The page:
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Senators to introduce COVID-19 contact tracing privacy legislation

Lawmakers on Thursday announced new legislation aimed at protecting consumer privacy from contact tracing apps. Credit: Martin Falbisoner

A group of Republican senators on Thursday said that they intend to introduce a bill that would regulate how consumer data is used to fight the spread of COVID-19, including by Apple and Google's exposure notification system.

The COVID-19 Consumer Data Protection Act would "provide all Americans with more transparency, choice, and control over the collection and use of their personal health, geolocation, and proximity data" during the coronavirus pandemic, Sens. Roger Wicker (MS), John Thune (SD), Jerry Moran (KS) and Marsha Blackburn (TN) said in a joint statement.

Though not specifically named, it's likely that the legislation would apply to the contact tracing framework that Apple and Google announced in April.

Specifically, companies would be required to obtain consumer consent before using data to track the spread of coronavirus and allow users to opt out at any time. It also compels companies to let users know how their data is being used, how long it might be stored, and with whom it might be shared. Additionally, companies would be required to delete or anonymize information after it's no longer needed.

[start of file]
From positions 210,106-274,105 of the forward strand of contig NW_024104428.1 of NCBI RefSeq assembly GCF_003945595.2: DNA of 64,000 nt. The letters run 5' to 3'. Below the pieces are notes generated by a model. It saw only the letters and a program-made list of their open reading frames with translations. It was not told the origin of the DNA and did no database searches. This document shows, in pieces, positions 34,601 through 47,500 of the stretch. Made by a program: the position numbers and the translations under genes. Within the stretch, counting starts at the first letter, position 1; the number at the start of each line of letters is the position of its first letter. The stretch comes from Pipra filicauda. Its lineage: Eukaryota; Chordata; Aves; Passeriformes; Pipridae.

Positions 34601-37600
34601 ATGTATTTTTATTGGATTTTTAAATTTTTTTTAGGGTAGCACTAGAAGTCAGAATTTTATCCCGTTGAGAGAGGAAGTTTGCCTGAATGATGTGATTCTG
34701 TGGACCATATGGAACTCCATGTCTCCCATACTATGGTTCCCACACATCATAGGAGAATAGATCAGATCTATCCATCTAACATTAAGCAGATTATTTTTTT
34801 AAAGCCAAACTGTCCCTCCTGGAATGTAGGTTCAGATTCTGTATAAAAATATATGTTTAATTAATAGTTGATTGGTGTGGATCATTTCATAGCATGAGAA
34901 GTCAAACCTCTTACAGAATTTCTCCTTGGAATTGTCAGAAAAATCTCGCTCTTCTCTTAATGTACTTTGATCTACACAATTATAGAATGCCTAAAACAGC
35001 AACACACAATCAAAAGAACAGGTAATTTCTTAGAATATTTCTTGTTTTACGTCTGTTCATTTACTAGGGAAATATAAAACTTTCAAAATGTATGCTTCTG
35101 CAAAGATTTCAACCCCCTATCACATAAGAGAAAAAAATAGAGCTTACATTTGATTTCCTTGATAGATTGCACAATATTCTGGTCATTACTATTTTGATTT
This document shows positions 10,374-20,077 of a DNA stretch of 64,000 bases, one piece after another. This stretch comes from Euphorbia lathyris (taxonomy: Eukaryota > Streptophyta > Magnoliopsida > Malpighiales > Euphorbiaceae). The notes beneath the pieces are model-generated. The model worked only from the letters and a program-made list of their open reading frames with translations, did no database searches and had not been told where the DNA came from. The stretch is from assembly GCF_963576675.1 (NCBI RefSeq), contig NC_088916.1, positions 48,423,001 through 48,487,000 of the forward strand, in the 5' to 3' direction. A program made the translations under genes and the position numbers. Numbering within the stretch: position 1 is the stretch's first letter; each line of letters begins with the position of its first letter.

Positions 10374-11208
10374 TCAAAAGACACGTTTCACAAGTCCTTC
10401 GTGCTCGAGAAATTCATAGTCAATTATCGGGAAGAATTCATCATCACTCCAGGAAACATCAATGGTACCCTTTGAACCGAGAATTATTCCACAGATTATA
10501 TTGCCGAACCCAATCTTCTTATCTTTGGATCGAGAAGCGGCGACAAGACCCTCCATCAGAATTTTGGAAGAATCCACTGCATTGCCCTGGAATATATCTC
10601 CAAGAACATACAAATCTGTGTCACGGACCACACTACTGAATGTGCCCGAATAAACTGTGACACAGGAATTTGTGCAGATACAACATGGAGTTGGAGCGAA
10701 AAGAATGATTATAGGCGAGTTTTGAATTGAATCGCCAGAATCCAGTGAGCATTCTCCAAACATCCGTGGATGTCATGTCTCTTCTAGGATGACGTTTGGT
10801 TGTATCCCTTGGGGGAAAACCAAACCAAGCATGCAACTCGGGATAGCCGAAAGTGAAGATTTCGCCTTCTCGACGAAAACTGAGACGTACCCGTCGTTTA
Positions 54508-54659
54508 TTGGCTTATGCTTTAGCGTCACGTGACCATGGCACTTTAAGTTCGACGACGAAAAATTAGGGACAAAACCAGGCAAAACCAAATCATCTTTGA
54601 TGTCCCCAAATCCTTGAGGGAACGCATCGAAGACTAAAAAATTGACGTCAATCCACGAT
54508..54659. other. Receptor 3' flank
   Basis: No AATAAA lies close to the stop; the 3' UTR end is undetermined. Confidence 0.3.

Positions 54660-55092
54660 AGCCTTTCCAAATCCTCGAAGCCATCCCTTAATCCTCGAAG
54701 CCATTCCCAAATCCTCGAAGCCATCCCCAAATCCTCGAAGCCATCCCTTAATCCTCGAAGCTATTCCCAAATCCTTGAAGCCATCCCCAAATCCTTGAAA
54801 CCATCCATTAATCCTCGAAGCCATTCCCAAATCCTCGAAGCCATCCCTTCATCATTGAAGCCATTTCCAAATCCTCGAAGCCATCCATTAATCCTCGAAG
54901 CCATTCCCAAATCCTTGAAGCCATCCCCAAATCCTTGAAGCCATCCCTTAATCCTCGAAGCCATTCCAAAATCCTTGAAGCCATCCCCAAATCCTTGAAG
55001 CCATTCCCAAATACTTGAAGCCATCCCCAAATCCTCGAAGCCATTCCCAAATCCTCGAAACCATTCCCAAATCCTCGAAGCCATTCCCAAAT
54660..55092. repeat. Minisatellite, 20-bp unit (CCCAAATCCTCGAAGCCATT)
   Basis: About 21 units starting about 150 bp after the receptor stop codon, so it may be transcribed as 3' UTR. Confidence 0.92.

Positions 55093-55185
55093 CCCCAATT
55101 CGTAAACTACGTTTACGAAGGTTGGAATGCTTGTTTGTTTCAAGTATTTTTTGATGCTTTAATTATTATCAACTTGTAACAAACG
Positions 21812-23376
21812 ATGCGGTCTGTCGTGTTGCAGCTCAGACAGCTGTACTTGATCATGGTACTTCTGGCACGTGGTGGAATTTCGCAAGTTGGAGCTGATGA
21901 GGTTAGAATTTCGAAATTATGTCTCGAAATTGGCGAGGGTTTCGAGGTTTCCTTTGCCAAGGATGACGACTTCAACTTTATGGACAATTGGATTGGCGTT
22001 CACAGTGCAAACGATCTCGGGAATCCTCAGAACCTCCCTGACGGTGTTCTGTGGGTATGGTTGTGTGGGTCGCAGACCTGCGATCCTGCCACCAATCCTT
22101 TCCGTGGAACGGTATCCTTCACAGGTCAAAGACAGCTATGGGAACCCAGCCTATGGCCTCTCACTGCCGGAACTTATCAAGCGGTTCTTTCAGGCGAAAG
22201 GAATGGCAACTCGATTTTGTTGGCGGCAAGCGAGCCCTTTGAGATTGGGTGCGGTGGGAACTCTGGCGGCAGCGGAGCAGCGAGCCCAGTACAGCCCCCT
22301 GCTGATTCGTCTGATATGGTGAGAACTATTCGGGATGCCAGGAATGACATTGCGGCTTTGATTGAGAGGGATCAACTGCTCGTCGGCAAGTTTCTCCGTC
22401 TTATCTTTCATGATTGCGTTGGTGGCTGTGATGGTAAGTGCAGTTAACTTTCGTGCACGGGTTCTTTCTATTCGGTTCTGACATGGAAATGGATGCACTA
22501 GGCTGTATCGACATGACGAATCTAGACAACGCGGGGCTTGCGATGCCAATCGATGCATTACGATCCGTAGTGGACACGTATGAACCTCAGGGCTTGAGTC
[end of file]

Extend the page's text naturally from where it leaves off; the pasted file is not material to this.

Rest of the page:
Most of those requirements are already baked into the Apple-Google API. The tech giants' system relies on anonymized data stored in a decentralized manner, and both companies are requiring that app developers offer contact tracing on a strictly opt-in basis. Apple and Google have also pledged to dismantle the system after it's no longer needed.

Since the idea originated at Apple in March, the Cupertino tech giant worked with its in-house cryptographers to ensure that the system would protect consumer privacy and security at every level.

Some of those protections have caused Apple and Google to clash with other governments, like the U.K., that are opting for a system that stores information in a centralized database. France and Germany have also floated a centralized system, though Germany has since changed its stance and backed Apple and Google's methodology.

But some privacy advocates, like Sara Collins, policy counsel at watchdog group Public Knowledge, are raising their own concerns about the bill. Collins said that the legislation gives no new resources, enforcement powers or rule-making authority to the Federal Trade Commission, The Verge reports.

She claims it also preempts much stronger Federal Communications Commission privacy protections on mobile carriers, and also preempts states from "adopting or enforcing any stricter privacy protections in the absence of strong federal protections at the FTC."

She called the legislation "deregulation disguised as consumer protection" and says that it provides "little protection for Americans' privacy during the COVID-19 epidemic."

Apple and Google released beta versions of their exposure notification APIs to developers this week ahead of a wide launch in mid-May.